Not So Shiny

A friend of mine has been getting me all teased up for a vacation trip to Hawaii.  He is headed there soon and busy pointing out all the birds from that region he’s already managed to get in the tin.  Linda and I had plans to go there for our 25th wedding anniversary, but we ended up postponing it due to other commitments.  Every year since then we have tried to plan a makeup trip – again to no avail.  Last year we decided that this would be our retirement gift to ourselves and put the trip on the shelf until we decide it’s time to divorce ourselves from the daily grind.  So every time someone mentions they are heading to the islands my fingers get all twitchy like, a tick develops in the shoulder and my eyes start to blink uncontrollably until I make Quasimodo look like GQ material.  They have some stunners of birds there that I need to see… damn, there goes that twitch again.  Oh well, I can at least live vicariously through my friend’s captures until we decide to turn our badges in.  You’ll be mine Red-Crested Cardinal .. some day… some day.  Until we get to go island hopping, I can still continue hunting for all the continental US birds that still continue to elude me.  Today’s featured bird first fell victim to my hunt back in December 2015 (link here).

Female Phainopepla found at Wetlands Park Preserve, Henderson Nevada, November 2018

Wait.. ummm, a little late on this, but for those that might be slightly concerned over wildlife with red eyes, you might want to be cautious – the light on these shots were not as conducive to getting the nice red highlights, but they do possess the dreaded early morning Vegas eyes.  If you recall back on that initial encounter, we were at Corn Creek Visitor Center outside Las Vegas, Nevada.  While birding the Mojava Desert over New Year’s, we found a Phainopepla hanging out at the top of a tree.  Those shots had to be heavily processed to account for horrible backlighting.   In oddly similar manner, we discovered this new specimen.  Like before, we were in Vegas, in Late November (close enough to the New Year’s timeframe), and once again it was sitting at the top of a tree in horrible backlight.

Female Phainopepla found at Wetlands Park Preserve, Henderson Nevada, November 2018

Hit the jump to read a bit more about the shoot.

There were some differences.  This new one was located on the other side of Vegas at the Wetlands Park Preserve in Henderson and I was able to address some of the lighting issues with serious use of the foot zoom.  I probably followed this particular bird for 40+ minutes desperately trying to get an angle that cut down on the harsh sun while still giving a relatively clean path to the target.  Linda can probably give you the exact time down to the second I spent trying to get a decent shot of this bird in the tin.  When she found out I already had it I think she threatened to take the Beast and beat me over the head with it – thank god I can run faster than her.  She calmed down a bit when I informed her my original shots left a lot to be desired and was just trying to give my readers a better experience…okay, I lied, that did nothing to calm her one bit.  Hey, there’s another similarity – I also lied in my first post when I said Phainopepla was Latin for Evil Cardinal.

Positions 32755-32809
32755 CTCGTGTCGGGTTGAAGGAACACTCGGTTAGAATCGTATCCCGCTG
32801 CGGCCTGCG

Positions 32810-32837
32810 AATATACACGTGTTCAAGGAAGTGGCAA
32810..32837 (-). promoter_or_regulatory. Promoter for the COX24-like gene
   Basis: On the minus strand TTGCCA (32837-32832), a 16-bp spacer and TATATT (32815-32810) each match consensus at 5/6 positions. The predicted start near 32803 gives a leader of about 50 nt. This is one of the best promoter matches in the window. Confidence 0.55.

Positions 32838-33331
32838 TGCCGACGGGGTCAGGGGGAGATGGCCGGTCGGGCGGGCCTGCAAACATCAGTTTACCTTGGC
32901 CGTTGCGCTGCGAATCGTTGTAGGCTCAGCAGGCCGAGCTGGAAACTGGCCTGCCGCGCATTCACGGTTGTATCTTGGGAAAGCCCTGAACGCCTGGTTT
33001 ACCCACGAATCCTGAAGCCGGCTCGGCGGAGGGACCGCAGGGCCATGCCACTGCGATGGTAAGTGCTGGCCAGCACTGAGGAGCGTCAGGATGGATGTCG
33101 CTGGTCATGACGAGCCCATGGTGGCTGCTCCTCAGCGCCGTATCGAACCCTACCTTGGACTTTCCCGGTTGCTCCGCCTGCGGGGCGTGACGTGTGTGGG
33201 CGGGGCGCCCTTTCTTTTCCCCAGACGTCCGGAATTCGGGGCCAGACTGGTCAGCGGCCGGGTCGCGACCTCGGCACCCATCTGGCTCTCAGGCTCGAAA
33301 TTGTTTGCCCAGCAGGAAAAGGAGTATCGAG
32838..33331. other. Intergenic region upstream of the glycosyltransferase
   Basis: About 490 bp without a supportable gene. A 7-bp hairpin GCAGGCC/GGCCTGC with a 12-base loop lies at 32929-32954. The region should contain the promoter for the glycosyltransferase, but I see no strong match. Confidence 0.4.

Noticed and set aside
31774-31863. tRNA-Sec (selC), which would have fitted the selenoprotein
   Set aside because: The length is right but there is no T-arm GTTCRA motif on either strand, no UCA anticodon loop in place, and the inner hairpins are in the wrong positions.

Female Phainopepla found at Wetlands Park Preserve, Henderson Nevada, November 2018

As I cleared up in that post, the name is really Greek for Shining Robe.  In case you are asking yourself how that name applies to this specimen, it is named after the male adult plumage.  The females have the more drab grey.  Both the adult male and female have a red eye and the spiky crown – the punk rocker of the birding community.  I still think they look a bit evil and might have to consider putting a few of these out on our annual haunted trail.

Female Phainopepla found at Wetlands Park Preserve, Henderson Nevada, November 2018

As I mentioned, getting this female in the tin was a definite chore.  At first we couldn’t locate it.  I’d hear a fairly high pitch whistle then a fairly loud twill coming from the thick bushes.  Then I would hear a wurpy like call coming from a different area.  I’d run over there only to have it turn back into a high whistle and in some cases something completely different.  Extremely frustrating not being able to pinpoint the source of the calls.  All of sudden it flew out and over to the top branches you see in the photos.  That is when I discovered all those sounds were coming from the same bird.  According to Cornell, their songs have over 14 different parts and when pursued by humans can mimic the calls of other birds.   Clever bird, but not clever enough to evade my shutter.  Getting a clean shot ended up taking most of the time – every angle I tried ended up having brush in the foreground.  In the end couldn’t do much about that, but for the most part was able to keep them fairly clean with the exception of the tail area.

Time to call it a post – we are heading out for our traditional Valentine’s dinner with a Skunk (yes, a real one).

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